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When Junior Mapesone commented, “That’s in front of my house in Manono,” on one of my first travel videos from Samoa, my first thought was, “Wow! Someone watched my video!” By the time I did my Monwya Night Market video and received the comment, “I miss my city,” I realized that I was helping people with my videos, in this case with remembering neighborhoods and family members who sometimes they could not visit.
Connect with Lisa: Watch her Monwya Night Market video above.
People were not only watching but also helping me in my travels. I received a correction on how to spell someone’s aunt’s name in Samoa and heard about the best ice cream parlor near a location in one of our videos.
When I meet with clients about social media, we often talk about YouTube as the second largest search engine on the planet. Many people have concerns about and are intimidated by making videos. I highly recommend Lisa Lubin’s book, Video 101: Tips & Tricks for Awesome Visual Storytelling. Her tips are very practical, and she is an award-winning filmmaker with years of news and television experience.
Tips from her book include:
• “Shoot and Move: Do move yourself and your camera when not filming.”
• “Vary your shots: Vary angles, and focal length. Get low. Get high.”
• “Let your camera do what we don’t normally do in real life: We don’t get too close to people (unless we are about to hug or kiss them). Let the camera invade personal space.”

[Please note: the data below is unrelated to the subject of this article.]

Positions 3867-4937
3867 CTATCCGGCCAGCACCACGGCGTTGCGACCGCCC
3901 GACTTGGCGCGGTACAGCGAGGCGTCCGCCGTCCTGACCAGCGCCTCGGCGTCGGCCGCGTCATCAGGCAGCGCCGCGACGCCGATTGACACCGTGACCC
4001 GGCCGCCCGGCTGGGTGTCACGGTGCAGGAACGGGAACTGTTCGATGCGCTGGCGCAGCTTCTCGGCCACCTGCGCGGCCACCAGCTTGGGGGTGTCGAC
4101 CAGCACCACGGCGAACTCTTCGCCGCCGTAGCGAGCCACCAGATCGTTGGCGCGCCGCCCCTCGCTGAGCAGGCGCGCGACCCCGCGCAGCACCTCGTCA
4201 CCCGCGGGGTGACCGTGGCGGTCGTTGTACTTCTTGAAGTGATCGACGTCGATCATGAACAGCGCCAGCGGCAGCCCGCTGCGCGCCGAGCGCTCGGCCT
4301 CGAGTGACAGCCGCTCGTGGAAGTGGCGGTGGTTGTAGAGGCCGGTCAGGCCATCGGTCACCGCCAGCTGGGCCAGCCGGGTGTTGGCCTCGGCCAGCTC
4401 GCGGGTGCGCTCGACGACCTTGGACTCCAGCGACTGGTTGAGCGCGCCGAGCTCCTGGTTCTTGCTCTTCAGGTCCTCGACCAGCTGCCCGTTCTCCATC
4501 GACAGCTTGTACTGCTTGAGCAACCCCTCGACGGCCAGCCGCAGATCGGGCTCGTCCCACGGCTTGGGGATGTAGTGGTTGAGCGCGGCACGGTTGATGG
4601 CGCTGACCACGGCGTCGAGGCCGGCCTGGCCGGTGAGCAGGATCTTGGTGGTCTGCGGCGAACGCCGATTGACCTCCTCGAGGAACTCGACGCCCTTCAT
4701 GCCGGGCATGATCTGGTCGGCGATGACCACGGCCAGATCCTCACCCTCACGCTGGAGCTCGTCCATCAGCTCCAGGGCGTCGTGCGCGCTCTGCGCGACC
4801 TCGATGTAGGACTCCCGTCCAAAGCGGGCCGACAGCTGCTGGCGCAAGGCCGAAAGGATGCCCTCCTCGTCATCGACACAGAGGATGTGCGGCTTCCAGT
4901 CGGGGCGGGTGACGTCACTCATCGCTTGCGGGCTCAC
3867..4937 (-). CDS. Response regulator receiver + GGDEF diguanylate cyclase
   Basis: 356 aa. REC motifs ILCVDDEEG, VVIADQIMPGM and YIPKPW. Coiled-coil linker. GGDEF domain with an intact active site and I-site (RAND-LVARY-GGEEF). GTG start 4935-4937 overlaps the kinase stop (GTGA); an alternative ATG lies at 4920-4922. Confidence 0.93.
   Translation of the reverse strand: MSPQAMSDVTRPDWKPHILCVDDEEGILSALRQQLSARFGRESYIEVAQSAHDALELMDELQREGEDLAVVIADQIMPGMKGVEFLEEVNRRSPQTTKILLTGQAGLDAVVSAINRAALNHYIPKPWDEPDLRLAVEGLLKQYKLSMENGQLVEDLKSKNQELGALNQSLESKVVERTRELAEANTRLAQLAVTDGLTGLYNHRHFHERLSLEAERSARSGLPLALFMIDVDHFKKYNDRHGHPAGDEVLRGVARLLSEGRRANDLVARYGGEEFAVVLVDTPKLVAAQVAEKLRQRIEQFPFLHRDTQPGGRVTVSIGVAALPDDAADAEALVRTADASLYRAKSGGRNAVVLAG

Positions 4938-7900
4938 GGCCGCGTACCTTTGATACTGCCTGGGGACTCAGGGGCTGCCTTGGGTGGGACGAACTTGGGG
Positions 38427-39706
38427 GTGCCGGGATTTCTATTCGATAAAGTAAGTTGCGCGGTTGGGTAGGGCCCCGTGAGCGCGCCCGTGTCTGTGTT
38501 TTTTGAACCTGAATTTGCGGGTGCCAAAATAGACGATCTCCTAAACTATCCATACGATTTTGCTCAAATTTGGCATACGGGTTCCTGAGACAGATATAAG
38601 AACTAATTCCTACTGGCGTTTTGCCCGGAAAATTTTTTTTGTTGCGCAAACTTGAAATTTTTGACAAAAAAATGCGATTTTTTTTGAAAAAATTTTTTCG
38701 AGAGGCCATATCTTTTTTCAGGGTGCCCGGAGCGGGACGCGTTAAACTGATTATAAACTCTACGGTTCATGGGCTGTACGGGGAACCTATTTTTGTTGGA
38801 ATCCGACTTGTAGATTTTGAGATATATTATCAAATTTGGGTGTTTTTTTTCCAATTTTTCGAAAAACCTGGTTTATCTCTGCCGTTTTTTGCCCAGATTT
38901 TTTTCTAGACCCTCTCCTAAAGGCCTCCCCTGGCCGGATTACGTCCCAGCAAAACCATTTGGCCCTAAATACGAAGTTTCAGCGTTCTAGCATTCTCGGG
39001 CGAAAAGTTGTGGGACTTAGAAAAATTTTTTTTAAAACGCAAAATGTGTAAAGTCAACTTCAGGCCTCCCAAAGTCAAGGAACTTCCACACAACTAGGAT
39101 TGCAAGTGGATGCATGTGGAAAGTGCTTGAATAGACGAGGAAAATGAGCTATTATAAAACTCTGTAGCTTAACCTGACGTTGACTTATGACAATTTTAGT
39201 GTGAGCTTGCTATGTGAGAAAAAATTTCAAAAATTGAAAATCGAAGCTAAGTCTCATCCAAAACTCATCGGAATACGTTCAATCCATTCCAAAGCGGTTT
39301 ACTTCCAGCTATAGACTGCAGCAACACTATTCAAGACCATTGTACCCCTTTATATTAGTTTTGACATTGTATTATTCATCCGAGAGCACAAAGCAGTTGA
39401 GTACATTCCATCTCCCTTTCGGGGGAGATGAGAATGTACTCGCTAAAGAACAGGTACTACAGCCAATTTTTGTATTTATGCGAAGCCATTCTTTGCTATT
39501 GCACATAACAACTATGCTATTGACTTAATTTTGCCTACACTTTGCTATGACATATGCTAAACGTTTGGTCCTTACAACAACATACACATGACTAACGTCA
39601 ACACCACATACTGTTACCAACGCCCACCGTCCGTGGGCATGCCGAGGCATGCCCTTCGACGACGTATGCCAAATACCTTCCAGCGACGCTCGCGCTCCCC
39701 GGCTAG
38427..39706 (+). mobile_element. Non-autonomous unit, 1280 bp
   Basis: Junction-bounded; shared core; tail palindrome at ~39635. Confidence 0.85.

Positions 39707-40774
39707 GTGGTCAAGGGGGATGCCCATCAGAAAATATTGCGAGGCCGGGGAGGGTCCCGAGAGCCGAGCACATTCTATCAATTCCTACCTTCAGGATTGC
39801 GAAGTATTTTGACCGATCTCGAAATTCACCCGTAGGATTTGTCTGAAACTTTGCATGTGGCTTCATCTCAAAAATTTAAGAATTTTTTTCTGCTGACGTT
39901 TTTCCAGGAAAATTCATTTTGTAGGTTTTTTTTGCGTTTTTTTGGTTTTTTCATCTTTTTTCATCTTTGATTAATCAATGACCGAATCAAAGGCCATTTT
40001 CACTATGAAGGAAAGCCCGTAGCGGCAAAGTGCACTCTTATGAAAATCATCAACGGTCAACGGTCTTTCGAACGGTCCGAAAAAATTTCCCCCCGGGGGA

Lubin’s No. 1 rule is to get sound.
“Videos are nothing without great natural sound,” Lubin writes. “Too many people think of sound as secondary. It is not. It is just as important as good video.”
Lubin’s shooting tips and editing tips tear sheets are full of helpful hints that you can bring with you on a shoot or into the editing room.
Jason G. Miles’ series of books on social media have changed my strategies. His book Instagram Power assisted me in going from zero to over 1000 followers in three months. I found another of his books, YouTube Marketing Power: How to Use Video to Find More Prospects, Launch Your Products, and Reach a Massive Audience, full of ideas that you can easily take advantage of.
Miles’ advice to tap into YouTube’s massive social network is: “Do something specific, consistent and excellent.”
My experience matches one of his quotes: “Your videos are, in essence, a conversation with your viewers, so be authentic and engage your viewers. Even if you only end up with one subscriber, you may never know the difference you are making in that one individual’s life.”
I like his reminder that videography does not have to be hard work but simply a commitment to “publish more frequently. Have more conversations.”
One of the most common mistakes he sees among business owners is that they undervalue YouTube as “a legitimate platform” and give up because they don’t see immediate results.
“Making online content is a long-term investment and should be treated as such,” Miles writes.
I agree with Miles that there is no “secret sauce,” but the dedication and effort to make great content that people want to share is worth it. Your videos can drive traffic and results for years. I have over 280 videos on my YouTube channel and 230,000 views. I started with a Flip video camera and 10 minutes of instruction from a fifth grader. Taking the first step is always the hardest part of any project.